NEW YORK (Reuters) - A federal appeals court handed a major defeat to Wall Street banks by ruling that an online news service did not misappropriate their stock research by publishing headlines about analyst upgrades and downgrades.
Reversing a lower court ruling, the 2nd U.S. Circuit Court of Appeals said Theflyonthewall.com Inc should not be punished for systematically republishing “hot news” on its website.
These banks said Theflyonthewall.com was getting a “free ride” on their research, costing them profits.
It is also a victory for investors who might otherwise have to wait longer to learn of market-moving news.
“A firm’s ability to make news — by issuing a recommendation that is likely to affect the market price of a security — does not give rise to a right for it to control who breaks that news and how,” Judge Robert Sack wrote for the appeals court.
The judge added that there was not enough evidence to suggest the activity interfered with the banks’ ability to profit from buying and selling securities.
It is unclear whether the banks will appeal the ruling.
“We are disappointed in the Court’s decision, and we are reviewing the decision to determine our next steps,” said Benjamin Marks, a partner at Weil Gotshal & Manges representing the banks. He said the decision left intact a lower court determination that Theflyonthewall.com had infringed the banks’ copyrights in equity research, and could not do so again.
Bank of America spokesman Bill Halldin, Barclays spokesman Seth Martin and Morgan Stanley spokeswoman Sandra Hernandez declined to comment.
“Enforcing a ban can result in onerous restrictions on what most of us would regard as basic, fundamental communicative rights,” said Edward Wasserman, a journalism ethics professor at Washington & Lee University in Lexington, Virginia.
“Someone can put them in an email, or someone can tweet them,” he added. “The technology has simply gotten away from us and the reach of these recommendations cannot be confined.”
Theflyonthewall.com had argued that it typically got its information from public sources and traders, and had a First Amendment right to publish before news went stale.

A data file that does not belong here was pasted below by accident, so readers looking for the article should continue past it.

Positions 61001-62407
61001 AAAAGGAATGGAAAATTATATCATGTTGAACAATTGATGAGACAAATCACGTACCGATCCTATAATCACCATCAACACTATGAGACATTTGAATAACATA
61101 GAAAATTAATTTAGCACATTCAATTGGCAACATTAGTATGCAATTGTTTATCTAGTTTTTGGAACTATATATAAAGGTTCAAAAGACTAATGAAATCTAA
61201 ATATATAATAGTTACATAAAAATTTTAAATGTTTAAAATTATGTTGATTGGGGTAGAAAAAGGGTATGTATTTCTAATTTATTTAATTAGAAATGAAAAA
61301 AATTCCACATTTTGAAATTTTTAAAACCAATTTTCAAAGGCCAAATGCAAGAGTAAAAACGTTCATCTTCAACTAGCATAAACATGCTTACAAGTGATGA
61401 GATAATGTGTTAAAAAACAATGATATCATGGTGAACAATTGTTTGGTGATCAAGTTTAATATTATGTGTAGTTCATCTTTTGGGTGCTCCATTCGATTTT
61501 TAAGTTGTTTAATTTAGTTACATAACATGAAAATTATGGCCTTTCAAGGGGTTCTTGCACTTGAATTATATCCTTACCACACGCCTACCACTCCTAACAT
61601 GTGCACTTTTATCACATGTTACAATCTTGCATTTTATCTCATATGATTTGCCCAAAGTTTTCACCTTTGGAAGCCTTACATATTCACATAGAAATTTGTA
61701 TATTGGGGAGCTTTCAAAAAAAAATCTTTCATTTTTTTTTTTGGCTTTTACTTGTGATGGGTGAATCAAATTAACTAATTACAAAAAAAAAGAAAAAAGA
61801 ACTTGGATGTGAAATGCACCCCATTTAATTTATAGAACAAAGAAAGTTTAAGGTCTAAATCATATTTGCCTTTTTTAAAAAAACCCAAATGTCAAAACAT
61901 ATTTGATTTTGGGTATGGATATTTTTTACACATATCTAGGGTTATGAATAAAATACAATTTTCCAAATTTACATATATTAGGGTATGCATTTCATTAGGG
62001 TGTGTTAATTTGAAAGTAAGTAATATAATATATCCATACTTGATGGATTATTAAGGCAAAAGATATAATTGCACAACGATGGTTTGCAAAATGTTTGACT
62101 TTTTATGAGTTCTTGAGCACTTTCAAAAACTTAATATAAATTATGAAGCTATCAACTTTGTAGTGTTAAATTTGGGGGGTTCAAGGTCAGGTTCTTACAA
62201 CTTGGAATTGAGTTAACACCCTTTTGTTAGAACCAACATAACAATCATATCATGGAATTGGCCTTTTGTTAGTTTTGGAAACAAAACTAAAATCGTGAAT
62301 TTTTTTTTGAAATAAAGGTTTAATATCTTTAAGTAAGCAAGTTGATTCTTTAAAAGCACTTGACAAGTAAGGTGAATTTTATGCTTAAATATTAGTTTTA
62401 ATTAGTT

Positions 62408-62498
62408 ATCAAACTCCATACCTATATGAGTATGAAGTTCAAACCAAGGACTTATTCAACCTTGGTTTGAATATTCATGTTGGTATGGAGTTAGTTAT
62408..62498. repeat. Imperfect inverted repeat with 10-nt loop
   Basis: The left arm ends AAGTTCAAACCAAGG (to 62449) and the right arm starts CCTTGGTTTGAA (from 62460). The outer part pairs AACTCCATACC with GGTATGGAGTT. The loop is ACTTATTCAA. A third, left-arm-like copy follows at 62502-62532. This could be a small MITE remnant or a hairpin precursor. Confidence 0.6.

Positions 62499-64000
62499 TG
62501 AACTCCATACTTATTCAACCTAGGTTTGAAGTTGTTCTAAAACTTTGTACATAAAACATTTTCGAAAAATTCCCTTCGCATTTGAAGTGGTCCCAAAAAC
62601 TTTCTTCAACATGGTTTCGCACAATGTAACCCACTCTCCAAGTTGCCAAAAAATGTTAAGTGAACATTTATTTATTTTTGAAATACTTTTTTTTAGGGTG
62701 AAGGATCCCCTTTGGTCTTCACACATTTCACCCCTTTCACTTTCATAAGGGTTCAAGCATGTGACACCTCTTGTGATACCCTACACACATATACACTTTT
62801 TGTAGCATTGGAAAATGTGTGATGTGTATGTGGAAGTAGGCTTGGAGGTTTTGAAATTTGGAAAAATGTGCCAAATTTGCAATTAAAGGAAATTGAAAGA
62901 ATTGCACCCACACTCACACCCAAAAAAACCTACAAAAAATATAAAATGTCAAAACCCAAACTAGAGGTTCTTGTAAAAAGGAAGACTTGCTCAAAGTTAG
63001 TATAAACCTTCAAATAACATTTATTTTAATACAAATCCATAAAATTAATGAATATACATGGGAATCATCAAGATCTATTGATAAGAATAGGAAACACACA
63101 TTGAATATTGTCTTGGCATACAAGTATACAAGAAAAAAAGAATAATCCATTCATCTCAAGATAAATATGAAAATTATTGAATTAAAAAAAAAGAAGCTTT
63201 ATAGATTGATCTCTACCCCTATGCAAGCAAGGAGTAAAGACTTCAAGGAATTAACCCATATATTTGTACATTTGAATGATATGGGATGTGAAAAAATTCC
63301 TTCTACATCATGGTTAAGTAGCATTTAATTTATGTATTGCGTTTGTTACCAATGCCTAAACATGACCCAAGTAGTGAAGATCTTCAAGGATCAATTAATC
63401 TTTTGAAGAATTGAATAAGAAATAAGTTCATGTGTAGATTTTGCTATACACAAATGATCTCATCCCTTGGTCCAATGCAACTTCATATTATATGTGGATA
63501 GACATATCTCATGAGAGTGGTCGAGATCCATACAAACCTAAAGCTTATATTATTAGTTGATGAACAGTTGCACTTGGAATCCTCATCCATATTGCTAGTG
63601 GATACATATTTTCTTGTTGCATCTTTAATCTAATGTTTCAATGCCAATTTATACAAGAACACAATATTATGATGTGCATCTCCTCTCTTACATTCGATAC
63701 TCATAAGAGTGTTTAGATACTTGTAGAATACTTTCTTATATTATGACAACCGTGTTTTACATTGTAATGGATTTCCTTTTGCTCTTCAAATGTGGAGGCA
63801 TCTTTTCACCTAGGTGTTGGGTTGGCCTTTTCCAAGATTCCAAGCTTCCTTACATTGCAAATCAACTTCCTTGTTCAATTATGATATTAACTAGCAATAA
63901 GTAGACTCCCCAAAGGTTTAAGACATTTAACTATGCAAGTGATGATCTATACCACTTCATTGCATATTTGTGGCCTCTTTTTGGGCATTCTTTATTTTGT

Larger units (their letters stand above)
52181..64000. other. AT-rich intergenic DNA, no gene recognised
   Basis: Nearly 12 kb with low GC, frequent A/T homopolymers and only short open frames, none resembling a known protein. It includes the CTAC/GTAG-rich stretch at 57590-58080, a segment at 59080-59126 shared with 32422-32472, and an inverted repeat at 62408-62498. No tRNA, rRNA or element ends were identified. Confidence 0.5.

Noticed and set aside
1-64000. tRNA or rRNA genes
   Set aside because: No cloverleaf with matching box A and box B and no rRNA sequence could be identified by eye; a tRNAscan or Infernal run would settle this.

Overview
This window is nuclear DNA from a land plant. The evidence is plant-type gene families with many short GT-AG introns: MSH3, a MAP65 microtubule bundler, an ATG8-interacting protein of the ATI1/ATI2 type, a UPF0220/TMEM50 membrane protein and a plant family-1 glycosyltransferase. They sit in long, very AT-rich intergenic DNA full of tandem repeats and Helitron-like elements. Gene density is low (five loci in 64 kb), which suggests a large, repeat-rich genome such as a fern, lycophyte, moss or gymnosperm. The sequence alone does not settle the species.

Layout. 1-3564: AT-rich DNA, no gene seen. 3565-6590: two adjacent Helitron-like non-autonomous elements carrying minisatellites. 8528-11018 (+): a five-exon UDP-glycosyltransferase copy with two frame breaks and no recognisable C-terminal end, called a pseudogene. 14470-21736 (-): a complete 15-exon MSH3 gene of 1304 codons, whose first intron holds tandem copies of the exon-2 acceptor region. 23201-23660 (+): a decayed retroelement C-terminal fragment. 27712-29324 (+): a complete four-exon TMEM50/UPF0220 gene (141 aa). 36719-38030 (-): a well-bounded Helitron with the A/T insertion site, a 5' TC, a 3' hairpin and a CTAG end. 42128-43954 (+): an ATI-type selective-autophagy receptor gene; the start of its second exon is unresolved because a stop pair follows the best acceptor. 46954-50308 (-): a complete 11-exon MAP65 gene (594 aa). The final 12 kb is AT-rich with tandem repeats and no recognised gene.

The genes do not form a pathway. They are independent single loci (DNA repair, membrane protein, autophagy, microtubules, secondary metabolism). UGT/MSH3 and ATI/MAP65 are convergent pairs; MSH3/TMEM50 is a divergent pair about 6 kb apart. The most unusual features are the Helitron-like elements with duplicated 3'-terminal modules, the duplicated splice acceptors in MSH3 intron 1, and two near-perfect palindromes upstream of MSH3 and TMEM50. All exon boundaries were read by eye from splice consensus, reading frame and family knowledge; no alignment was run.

In its ruling, the appeals court ordered the dismissal of the banks’ misappropriation claim under New York state law, which it said was “preempted” by federal copyright law.
“It makes clear that the theory that one can be liable for misappropriating hot news is very narrow,” said Eugene Volokh, a professor at the UCLA School of Law. “Copyright law prevents the copying of expression, but not the copying of fact.”
Theflyonthewall.com called the ruling a “complete victory.” Its lawyer, Glenn Ostrager, said the case was challenging because of the “enormous legal resources” expended by the banks.
“Asserting hot news misappropriation is not the way to protect research,” said Shyam Balganesh, a law professor at the University of Pennsylvania. “Wall Street needs to take technological measures or alter its business model to prevent competitors from using information without paying.”
In March 2010, U.S. District Judge Denise Cote had ordered Theflyonthewall.com to wait until 10 a.m. ET to report research issued before the U.S. stock market opens, and at least two hours for research issued later.
The Summit, New Jersey-based company said these limits cost it subscribers and threatened its survival. The 2nd Circuit put that injunction on hold during the appeal.
Google Inc (GOOG.O) and Twitter Inc were among companies to support Theflyonthewall.com’s appeal.
Kathleen Sullivan, a Stanford University law professor who argued before the 2nd Circuit on their behalf, did not immediately return a call seeking a comment.
Monday’s ruling followed a settlement last November by News Corp’s (NWSA.O) Dow Jones & Co and financial news service Briefing.com in a similar case. A lawyer for Dow Jones did not immediately return a call seeking comment.
Wasserman, the journalism ethics professor, said the ruling is also important for other websites that “aggregate” news from third parties.
“I have tremendous concern about the larger implication of how far you can prevent people who originate news, in this case the banks, from profiting,” he said. “I’m thinking about news organizations that find their original content republished on aggregation websites, and which can lose revenue they need.”
Theflyonthewall.com has said it employs about 30 people, and according to its website it charges $65 per month, or $624 annually, for its services. Thomson Reuters Corp (TRI.TO) is among the companies that distribute its content.
The case is Theflyonthewall.com Inc v. Barclays Capital Inc et al, 2nd U.S. Circuit Court of Appeals, No. 10-1372.
Reporting by Jonathan Stempel; Editing by Dave Zimmerman, Andre Grenon and Tim Dobbyn